I've seen how dominant Aaron Rodgers can be, particularly when teams give him time to move around. Like Peyton Manning and Tom Brady, he has success with whatever weapons he has. So tell me about this new weapon he has in rookie Davante Adams and how he fits with the other pieces Rodgers has at receiver?
Demovsky: When the Packers picked Adams in the second round out of Fresno State this year, there were immediate comparisons to James Jones because of their size. But House told me early on that Adams actually reminded him more of Greg Jennings because of his precise route-running ability. Jennings was one of the best route runners the Packers have had over the past two decades, so that's quite the compliment. Adams has benefited from the extra attention teams have had to pay to Nelson on the outside. If you try to play Nelson in man coverage without help, you’re asking for trouble. So what happens quite a bit is Adams get one-on-one coverage on the backside. Adams still has a ways to go as far as understanding the nuances of the offense and where Rodgers wants him to be at times, but he looks like the next in what has been a long line of productive Packers receivers who have come by way of the draft.
Tell me this: Is the NFC South as bad as it looks?
McClure: In a Charles Barkley voice, I'd call the division "terrible." The four teams are a combined 2-11-1 against the AFC this year, with the Buccaneers and Saints somehow managing to take down the Steelers (7-5). No NFC South team is above .500 at home. And here is the stat that really gets me: The Falcons had a five-game losing streak yet remain undefeated in division play at 4-0. There was talk about a five-win team winning the division, but that's not going to happen now with the Falcons and Saints both 5-7 and facing each other again Dec. 21. All four NFC South teams surrender 24.9 points or more per game. The Saints and Falcons rank second-to-last and last in total defense, respectively, yielding 390.5 yards and 403.2 yards per game. It has been a comedy of errors watching these teams, but somebody's got to win it.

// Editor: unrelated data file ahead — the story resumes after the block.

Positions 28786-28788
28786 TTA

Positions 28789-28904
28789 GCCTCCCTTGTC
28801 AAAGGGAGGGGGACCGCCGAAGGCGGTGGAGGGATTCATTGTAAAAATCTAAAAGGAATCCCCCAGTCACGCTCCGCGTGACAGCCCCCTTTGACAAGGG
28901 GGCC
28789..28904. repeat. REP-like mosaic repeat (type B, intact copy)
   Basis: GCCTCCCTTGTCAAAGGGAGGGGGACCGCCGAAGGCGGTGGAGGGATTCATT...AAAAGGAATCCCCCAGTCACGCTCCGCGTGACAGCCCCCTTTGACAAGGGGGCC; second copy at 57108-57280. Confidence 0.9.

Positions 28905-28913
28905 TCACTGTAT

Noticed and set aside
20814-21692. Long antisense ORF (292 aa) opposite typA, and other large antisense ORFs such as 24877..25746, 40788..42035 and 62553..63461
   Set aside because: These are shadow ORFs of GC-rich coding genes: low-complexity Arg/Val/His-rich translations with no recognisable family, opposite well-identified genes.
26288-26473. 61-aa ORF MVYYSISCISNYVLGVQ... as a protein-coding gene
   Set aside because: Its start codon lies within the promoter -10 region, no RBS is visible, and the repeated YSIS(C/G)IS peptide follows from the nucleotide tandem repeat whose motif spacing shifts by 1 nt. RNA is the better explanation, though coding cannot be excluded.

One of the storylines going into this game is sure to be the first NFL matchup between Packers linebacker Clay Matthews and his cousin, Falcons rookie left tackle Jake Matthews. I know Clay had made a transition to inside linebacker. Tell me how that’s going for him. I know he still rushes in certain packages. But does he miss playing outside linebacker?
Demovsky: He won't come right out and say it, but you get the sense he does miss his old job. Shortly after the change last month he said in a perfect world, he'd line up on the outside and pass rush on every snap. But he knows it doesn't work that way. The interesting thing is that since this change, which came after the bye week, defensive coordinator Dom Capers has come up with a new look for Matthews almost every week. The first time, it was simply Matthews lining up at inside linebacker in the base and nickel packages and at outside linebacker in the dime package. Then, instead of playing outside linebacker in the dime, the next week he actually lined up outside of the outside linebacker. And then last week against the Patriots, he played the lone inside spot in the dime, a position he had never before played. His sack total is down, but he might be having a bigger impact on this defense.
Two teams coming off games that went down to the wire last week will meet Sunday at Lambeau Field. The Green Bay Packers (4-2) escaped with a last-second victory over the Miami Dolphins, and the Carolina Panthers (3-2-1) avoided defeat when the Cincinnati Bengals missed a field goal as overtime expired, leaving the game in a tie.